NICK OGBURN: So I’m preparing for this election mainly through conversations with a lot of the people from church. Because a lot of mornings before service we’ll sit through, we’ll talk about politics.
But Torres and Lambert have different perspectives on the role faith should play in political choices.
TARYN LAMBERT: For me personally, I really don’t follow any specific religion. I’m not Christian. I consider myself agnostic.
RUBEN LEON-TORRES: For me, I’m a Cathlolic. I don’t bring faith into politics. I mostly go based off of research and logical decisions of how it will affect me and everyone else.
MYRNA QUESTION TO STUDENTS: So let me ask you this, I heard a lot of you say, I know there are people in my family, we have different views, what is this teaching you about dealing with people who don’t think like you?
DUNN: I grew up in all blue households. I’ve never actually had like an actual political kind of argument or conversation with somebody from the other side… but it definitely has opened up my eyes to accept that we are the United States and we are one country and at the end of the day we have to agree to disagree.
PATCH: I think it’s really important to realize that it’s ok that everyone or people have different opinions than you and I think it comes down to respecting that.
LAMBERT: And despite your age, it doesn’t make you any less knowledgeable or your feelings are just as important.
OGBURN: It’s teaching me a lot about patience and not getting loud within a conversation.
AUDIO: [Stacking chairs]
As they neatly fold and re-stack their chairs, these young, first-time voters say whatever the outcomes of next week’s races, their participation ensures they’ll one day have a story to tell their children.
HANNAH: I’ll probably tell them, it’s all part of His plan. So like either way it goes, it will affect the future the way it is supposed to.
Reporting for WORLD, I’m Myrna Brown in Lawrenceville, Georgia.
NICK EICHER, HOST: Not too late for another Christmas story, I hope. Think back to childhood and try to remember what you thought about the logistics of Santa Claus entering your home by way of a chimney. What kid didn’t worry just a little about Santa getting stuck?
So, I have a stuck Santa story for you. More like a stuck, suspended Santa story.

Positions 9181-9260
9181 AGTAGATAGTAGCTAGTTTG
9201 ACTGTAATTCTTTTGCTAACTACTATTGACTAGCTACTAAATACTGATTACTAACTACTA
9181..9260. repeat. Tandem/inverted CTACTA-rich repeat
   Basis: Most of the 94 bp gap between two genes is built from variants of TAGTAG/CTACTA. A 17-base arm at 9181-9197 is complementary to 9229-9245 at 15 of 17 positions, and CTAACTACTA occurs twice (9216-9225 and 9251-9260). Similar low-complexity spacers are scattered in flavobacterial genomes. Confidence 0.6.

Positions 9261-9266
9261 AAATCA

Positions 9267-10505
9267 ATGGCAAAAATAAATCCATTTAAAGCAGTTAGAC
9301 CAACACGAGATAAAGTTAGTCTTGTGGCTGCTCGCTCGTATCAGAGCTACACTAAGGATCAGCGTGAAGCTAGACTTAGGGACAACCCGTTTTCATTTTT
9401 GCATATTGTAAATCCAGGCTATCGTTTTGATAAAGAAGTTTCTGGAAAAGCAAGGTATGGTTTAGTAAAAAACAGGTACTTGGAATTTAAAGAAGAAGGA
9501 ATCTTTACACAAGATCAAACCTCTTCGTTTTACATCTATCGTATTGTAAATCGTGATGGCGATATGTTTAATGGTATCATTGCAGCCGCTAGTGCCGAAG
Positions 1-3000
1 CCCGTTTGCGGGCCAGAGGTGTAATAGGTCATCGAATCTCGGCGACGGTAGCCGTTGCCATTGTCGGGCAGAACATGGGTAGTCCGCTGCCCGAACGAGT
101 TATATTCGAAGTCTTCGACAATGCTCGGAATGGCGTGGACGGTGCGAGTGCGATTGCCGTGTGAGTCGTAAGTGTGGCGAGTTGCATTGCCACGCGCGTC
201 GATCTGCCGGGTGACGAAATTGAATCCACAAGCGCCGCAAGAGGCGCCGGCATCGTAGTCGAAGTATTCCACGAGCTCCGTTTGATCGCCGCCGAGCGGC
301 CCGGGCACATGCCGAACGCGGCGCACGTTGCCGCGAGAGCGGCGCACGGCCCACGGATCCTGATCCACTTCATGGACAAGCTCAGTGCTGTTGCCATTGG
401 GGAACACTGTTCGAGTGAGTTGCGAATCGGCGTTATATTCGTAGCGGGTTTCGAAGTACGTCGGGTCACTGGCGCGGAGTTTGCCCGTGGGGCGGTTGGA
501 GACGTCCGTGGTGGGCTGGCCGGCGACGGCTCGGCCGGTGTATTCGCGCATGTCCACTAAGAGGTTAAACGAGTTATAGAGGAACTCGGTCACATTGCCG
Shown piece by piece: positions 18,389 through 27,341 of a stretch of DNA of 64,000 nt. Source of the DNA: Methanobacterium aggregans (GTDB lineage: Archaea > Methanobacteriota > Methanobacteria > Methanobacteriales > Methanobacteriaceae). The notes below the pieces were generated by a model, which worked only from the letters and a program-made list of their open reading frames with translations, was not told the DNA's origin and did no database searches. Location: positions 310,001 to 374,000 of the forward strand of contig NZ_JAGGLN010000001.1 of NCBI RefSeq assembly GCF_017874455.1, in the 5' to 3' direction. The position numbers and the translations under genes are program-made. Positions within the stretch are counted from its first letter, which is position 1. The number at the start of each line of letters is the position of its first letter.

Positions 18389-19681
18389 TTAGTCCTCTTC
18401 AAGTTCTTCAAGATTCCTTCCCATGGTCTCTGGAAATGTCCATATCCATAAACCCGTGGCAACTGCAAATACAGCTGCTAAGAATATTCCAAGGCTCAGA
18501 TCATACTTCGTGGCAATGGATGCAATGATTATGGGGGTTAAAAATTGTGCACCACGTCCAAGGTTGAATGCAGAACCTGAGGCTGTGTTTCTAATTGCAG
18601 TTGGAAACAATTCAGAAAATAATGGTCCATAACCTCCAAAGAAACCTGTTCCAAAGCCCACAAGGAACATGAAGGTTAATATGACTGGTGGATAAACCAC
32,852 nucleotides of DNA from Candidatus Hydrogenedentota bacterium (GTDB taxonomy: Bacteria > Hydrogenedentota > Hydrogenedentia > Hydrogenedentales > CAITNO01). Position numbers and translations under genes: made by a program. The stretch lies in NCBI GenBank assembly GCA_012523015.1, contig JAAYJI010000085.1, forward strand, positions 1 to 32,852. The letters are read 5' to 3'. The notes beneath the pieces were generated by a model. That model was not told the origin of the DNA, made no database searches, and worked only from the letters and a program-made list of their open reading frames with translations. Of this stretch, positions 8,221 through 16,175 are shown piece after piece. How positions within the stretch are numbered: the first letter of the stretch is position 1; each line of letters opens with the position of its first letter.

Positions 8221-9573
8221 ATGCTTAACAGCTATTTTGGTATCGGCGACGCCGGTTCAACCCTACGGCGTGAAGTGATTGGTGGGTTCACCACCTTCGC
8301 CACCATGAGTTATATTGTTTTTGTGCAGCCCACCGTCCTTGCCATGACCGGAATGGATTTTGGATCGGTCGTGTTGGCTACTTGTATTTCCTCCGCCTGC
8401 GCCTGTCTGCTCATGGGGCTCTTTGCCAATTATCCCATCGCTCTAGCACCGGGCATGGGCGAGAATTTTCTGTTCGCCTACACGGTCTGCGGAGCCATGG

This is so 2020. A Southern California Santa took to a paraglider to deliver candy canes when he flew into power lines. No, seriously.
It’s a horrible thought, but before I go any further, you need to know he didn’t get hurt. Colleen Boulisman was watching.
BOULISMAN: It’s funny because that’s how 2020’s been, and then you see Santa? It’s like, what? That’s crazy.
Well, Santa’s crazy like that. But his journey to spread Christmas cheer went awry.
Chris Vestal with the fire department told television station KCRA…
VESTAL: He was trying to deliver candy canes to kids that were playing throughout the community, so we commend him for that.
Good intentions, yet 200 customers lost power while crews shut it down to complete the rescue. But there’s good news. Santa is doing just fine after enduring a frightening hour dangling upside down.
REICHARD: What Santa won’t do.
It’s The World and Everything in It.
NICK EICHER, HOST: Today is Tuesday, December 29th. We’re so glad you’ve joined us today for The World and Everything in It.
Good morning. I’m Nick Eicher.
MARY REICHARD, HOST: And I’m Mary Reichard.
A hearty word of thanks. We have reached our December Giving Drive goal!
Our most ambitious yet, and you continue to shower generosity on our work here.
We still have a few days to go, so let’s see how far we can take it.
Every additional dollar goes to additional WORLD reporting … as we’ve heard so frequently from you, that’s what you want.
EICHER: It’s a consistent message, “just do more.”
REICHARD: But I just had to take a minute to say thanks for what you’ve done. What an encouragement.
This week, we’re going to take a couple opportunities to think again about some of the most memorable stories of the year. On New Year’s Eve, we’ll look back at the most significant news events and play excerpts of some of our coverage.
EICHER: Today, Executive Producer Paul Butler highlights our top five feature stories of 2020. These picks are based on your downloads and positive feedback. We’ll post links to each of the complete stories in today’s transcript.
Our first story may not be suitable for younger listeners. So if you have children around, this is the time to pause the program and come back a little later. The subject is the abortion issue and, while important, some of the details may not be appropriate for your younger ones.
Here now is Paul Butler.
PAUL BUTLER: The best feature stories include memorable people that make news personal. A year ago, Congress was debating the born alive infant protection act. Many politicians argued that there wasn’t a compelling reason for the proposed bill. Lora Geer disagreed. Les Sillars reported on her story in January.
In 1998 Geer was a seminary student doing a chaplain residency at the University of North Carolina Medical Center at Chapel Hill.